November Wrap-Up

1. Save $2500, less whatever I spend on gifts. Done!
I was able to do this!  And you all will be happy to know that I split a larger baby shower gift with my Mom and my sister, so I was only out $100 for the baby shower present.

2. Do not spend any money on new clothes. Done!
I made it!  It should not have felt so hard.  I did break down and buy the tights (in brown and in navy), but I had a gift card to cover it, so I say that counts.  Gotta love the cleverly worded goals.

3. Get my name changed with my banks. Fail.
What will probably happen is that all of my tax forms will be in the wrong name and then the IRS will send someone to arrest me.  Maybe then I’ll finally get around to doing this!

4. Send out 30 thank you’s. Kinda?
We wrote 46!  They aren’t sent yet, but that is because I am stupid and forgot to write the ones that need to be sent out first.  My plan is to write them tonight so that I can take credit for getting it done in November!

5. Go to yoga on average once per week. Done!
I love this class.

6. Bake cookies for the office Thanksgiving. Done!
I made my sister’s secret Rolo cookie recipe, and even the pumpkin pie wasn’t as popular as those caramel-filled delights.  I also made my great-grandmother’s butter cookie recipe, but someone else at work (despite me putting down that I was making the cookies, you guys.  I am filled with petty office rage!) brought in cookies that were similar looking but not as tasty.

7. Create 2010 budget. Done!
I’ve already posted my comments on this, so now it’s just time to create some concrete goals based on the numbers.


4 Responses

  1. The no clothes thing is sooo hard! And 5.5 out of 7 isn’t too bad.

  2. Ok – I have to ask — how do you compute your savings percentage? It seems like such a motivating thing to track.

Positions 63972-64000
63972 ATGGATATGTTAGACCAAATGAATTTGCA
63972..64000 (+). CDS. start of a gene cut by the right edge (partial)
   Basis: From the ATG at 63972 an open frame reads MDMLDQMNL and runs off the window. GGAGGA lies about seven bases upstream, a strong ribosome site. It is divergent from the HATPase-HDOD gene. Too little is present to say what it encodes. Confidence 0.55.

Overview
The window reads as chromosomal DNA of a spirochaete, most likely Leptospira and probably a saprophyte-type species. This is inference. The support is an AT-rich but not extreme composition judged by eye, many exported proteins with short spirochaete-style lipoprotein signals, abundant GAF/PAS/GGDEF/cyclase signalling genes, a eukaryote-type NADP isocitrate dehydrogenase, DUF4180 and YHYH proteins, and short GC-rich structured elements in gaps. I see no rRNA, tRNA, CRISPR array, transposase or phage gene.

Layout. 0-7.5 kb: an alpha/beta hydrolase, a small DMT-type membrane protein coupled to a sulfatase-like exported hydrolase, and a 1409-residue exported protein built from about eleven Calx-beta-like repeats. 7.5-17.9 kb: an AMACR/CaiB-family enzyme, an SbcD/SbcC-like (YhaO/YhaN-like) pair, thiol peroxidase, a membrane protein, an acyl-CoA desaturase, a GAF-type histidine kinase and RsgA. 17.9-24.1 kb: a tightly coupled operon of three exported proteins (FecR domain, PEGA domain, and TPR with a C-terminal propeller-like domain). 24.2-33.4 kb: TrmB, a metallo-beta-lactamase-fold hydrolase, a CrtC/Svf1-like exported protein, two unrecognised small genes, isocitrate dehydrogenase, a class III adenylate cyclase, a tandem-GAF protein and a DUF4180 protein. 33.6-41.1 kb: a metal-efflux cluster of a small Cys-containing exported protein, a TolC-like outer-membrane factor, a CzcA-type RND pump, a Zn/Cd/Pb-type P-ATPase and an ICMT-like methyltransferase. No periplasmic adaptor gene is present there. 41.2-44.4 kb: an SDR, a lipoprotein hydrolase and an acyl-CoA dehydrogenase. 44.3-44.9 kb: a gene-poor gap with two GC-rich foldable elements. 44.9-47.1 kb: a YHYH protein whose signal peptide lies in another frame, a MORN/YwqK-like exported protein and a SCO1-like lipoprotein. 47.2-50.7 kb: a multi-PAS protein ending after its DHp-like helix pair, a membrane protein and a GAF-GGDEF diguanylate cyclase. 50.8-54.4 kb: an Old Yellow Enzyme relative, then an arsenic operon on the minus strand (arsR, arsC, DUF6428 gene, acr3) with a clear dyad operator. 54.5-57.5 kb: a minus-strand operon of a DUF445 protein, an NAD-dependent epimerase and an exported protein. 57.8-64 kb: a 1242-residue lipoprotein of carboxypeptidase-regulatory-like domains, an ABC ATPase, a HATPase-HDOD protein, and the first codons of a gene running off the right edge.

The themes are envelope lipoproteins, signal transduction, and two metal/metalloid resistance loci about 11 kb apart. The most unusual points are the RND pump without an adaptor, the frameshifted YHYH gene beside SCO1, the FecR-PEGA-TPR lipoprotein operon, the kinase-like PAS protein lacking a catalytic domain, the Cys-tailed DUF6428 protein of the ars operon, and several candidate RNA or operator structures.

Do you just ignore the pre-tax/post-tax stuff and take total saved/gross pay? I think I might track that in 2010. My overly complex savings goals just confuse me!

    • I typically compute it 2 ways. Usually I just look at what I put into savings or my Roth vs. my take-home pay (after tax and after 401K).

      I have also tracked what part of my gross pay I save, and that includes 401K contributions. This one is harder to track for me, especially this year. I don’t know how to track things like book reimbursements, and with the relocation and tax assistance, my federal taxable gross is around $20,000 higher than what I’m actually making. It doesn’t seem fair to track that, but it all gets lumped together so I get confused!

      Usually I focus on the former – it’s more concrete and pretty much every part is within my control, and that’s way more motivating.

      • This comment was on the wrong post I guess, but thanks for answering with your method.

        I have tried to track it in the 2nd way, but it seemed unfair that taxes were counted against me and it is confusing, as you mentioned. So I always just gave up!

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